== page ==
MoneyMagpie

Mar 10

In your 60s and confused about retirement? Here are your first steps

If you’re in your 60s and confused about your retirement options, you’re not alone.

Pretty much everyone is confused about it all right now, and that includes the advisors and pensions companies.

So you’re in good company 🙂

But there is help around and I’m going to do lots of guides, articles and videos about the pensions changes and your retirement options in the weeks to come. So you’re not alone.

To start with, here are your first easy, baby steps to approaching the whole glittering, glamorous, exciting world of retirement…

 

 

Not only are the pension rules changing on April 6th (the start of the new tax year) but people’s lives are changing so rapidly that LOADS of people don’t even know when they’re going to retire or what they’re going to do when they do retire.

It’s like shifting sands…which is not comfortable.

So if you’re feeling confused and worried about what you should do with your money, relax.

 

First step – Do Not Worry!

retirementSeriously, you don’t need to worry.

It may all seem daunting but if you take it step by step you will get there.

Don’t ignore it, of course, but you really don’t need to worry about retirement and your money.

Here are some of the reasons:

 

  • There are new rules for the State Pension which will mean you’ll get a better amount to help you cope week by week.
  • There is some basic, free advice to help you decide what to do with your private or company pension pot if you have one. It’s not particularly in-depth, but it’s a start. It’s called Pension Wise and you can find out about it here..
  • Your pension company, if you have one or more pensions, will give any help and advice they can (within the limits of their knowledge) if you ring them up.
  • There are a LOT of people in the same boat as you so it’s likely many will have similar questions and issues to you. There will be questions and answers on forums and in the comments sections of articles like this one. In other words, there will be more and more information going forward.
  • I’m here and Moneymagpie is here to help…and we will help…just you see. In fact, if you have questions now, put them in the comments section on this article.

 

Second step – Take a deep breath

So, before you launch into doing something about the retirement situation, stop…

Don’t do anything quickly.

In particular, don’t be taken in by strangers calling you, emailing you, coming to your door or taking out ads in newspapers, websites or magazines telling you that they have a fabulous, sure-fire investment opportunity for your money.

These are VERY likely to be scam-artists.

  1. Put the phone down.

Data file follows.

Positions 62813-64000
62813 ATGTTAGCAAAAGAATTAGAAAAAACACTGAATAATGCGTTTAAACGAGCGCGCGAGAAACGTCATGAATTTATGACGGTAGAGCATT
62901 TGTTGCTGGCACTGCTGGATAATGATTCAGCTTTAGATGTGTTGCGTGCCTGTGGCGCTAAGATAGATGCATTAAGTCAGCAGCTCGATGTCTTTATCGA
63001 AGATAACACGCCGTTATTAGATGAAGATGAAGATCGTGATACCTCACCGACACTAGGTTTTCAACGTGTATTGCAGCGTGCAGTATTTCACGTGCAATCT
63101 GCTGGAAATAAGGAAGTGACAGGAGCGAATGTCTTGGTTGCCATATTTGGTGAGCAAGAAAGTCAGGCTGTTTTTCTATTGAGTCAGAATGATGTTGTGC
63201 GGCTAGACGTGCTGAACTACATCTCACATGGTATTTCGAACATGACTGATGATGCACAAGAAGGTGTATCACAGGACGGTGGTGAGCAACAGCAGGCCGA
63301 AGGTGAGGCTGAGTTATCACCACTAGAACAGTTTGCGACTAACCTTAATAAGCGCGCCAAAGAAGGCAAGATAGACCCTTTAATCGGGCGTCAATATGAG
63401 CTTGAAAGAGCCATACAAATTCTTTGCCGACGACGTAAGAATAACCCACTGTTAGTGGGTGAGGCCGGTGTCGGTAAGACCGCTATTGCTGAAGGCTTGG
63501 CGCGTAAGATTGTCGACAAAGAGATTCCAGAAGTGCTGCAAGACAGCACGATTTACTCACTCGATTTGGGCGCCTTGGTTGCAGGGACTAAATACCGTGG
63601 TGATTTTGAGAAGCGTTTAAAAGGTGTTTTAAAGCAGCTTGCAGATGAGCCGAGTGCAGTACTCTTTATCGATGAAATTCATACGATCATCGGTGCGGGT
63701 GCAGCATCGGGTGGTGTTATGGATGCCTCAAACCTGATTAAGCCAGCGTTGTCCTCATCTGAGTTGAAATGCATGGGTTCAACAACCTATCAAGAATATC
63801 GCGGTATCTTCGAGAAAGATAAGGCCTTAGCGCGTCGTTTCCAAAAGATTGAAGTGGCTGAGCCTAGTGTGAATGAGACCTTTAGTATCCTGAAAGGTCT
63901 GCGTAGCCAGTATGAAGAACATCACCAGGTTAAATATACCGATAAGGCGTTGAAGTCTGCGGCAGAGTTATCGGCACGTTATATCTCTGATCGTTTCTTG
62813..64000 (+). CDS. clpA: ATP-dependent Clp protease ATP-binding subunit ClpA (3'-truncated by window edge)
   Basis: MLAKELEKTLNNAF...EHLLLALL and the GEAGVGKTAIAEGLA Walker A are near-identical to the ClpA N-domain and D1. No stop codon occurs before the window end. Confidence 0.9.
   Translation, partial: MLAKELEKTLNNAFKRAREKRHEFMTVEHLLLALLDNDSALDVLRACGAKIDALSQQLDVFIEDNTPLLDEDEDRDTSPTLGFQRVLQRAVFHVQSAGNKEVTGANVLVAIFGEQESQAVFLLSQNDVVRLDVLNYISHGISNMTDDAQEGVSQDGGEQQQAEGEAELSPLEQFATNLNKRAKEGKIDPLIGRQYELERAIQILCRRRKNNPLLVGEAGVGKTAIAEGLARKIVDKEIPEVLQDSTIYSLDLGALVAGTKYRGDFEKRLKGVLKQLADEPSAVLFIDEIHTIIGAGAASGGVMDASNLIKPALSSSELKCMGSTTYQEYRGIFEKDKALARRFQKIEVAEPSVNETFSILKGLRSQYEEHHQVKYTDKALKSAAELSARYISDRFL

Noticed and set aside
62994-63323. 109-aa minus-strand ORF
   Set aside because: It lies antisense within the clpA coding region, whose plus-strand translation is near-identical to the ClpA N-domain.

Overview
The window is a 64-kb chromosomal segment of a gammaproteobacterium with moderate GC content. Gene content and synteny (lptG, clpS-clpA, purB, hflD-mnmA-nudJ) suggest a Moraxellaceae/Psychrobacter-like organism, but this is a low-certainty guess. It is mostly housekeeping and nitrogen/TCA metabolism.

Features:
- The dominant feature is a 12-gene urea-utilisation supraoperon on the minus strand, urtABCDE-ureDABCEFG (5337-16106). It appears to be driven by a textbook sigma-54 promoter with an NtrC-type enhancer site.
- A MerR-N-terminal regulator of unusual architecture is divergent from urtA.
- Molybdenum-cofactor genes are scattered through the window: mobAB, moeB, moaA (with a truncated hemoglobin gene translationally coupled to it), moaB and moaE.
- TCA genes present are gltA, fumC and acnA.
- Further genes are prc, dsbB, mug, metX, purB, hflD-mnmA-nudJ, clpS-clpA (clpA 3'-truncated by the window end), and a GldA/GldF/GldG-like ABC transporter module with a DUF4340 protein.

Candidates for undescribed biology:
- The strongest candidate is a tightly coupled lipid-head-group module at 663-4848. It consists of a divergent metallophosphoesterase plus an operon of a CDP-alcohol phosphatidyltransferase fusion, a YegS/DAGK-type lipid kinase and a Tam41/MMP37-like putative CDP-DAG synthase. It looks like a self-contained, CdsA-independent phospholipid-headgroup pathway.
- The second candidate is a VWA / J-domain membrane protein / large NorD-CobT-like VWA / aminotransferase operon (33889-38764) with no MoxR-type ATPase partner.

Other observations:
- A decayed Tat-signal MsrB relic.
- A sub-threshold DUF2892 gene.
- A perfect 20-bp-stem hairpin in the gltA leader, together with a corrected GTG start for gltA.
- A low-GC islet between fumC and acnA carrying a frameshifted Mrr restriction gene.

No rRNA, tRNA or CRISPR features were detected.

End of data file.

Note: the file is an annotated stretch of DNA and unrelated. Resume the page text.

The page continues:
2. Ignore the calls.
  3. Just say ‘no’ to anyone who is not a bona fide financial advisor, whose advice you have paid for.

You have time to make your own mind up so don’t let anyone lead you off-track.

 

Third step – Get Help

You don’t have to do any of this on your own (and that also goes for you if you are a couple and feel on your own).

There is help around in the form of:retirement

  • Pension Wise (not in-depth but free and a good starting point)
  • Independent Financial Advisors – these people do need to be paid (they need to eat too) and I suggest you go for one that charges a proper fee rather than one of the cheaper variety who works for one of the big financial companies. It’s like to cost you around £500+ but it could save/make you THOUSANDS to get the right advice, so do pay the money.  We will go back to this in later articles.
  • MoneyMagpie 🙂 We will be coming up with all sorts of pension/retirement ideas, news and guides. We will also, as ever, bring you lots of ways you can supplement your income with fun money-makers and ideas for making your retirement long and full rather than dull and grey. Nothing in life should be dull and grey (other than 50 Shades of Grey which is both!)
  • Your pension company (or companies). They are putting together guides and giving their staff training (not sure to what level) about the pension changes so that they can talk you through your options. Different companies will offer different ‘solutions’ so it depends who you’re with as to what they will suggest. Their advice won’t necessarily be the best – and you certainly shouldn’t just grab an annuity off them if they press you to do so – but, like Pension Wise, it will be free and a good start at least.
  • The Money Advice Service – they have lots of really helpful articles about pensions, investments, savings and more.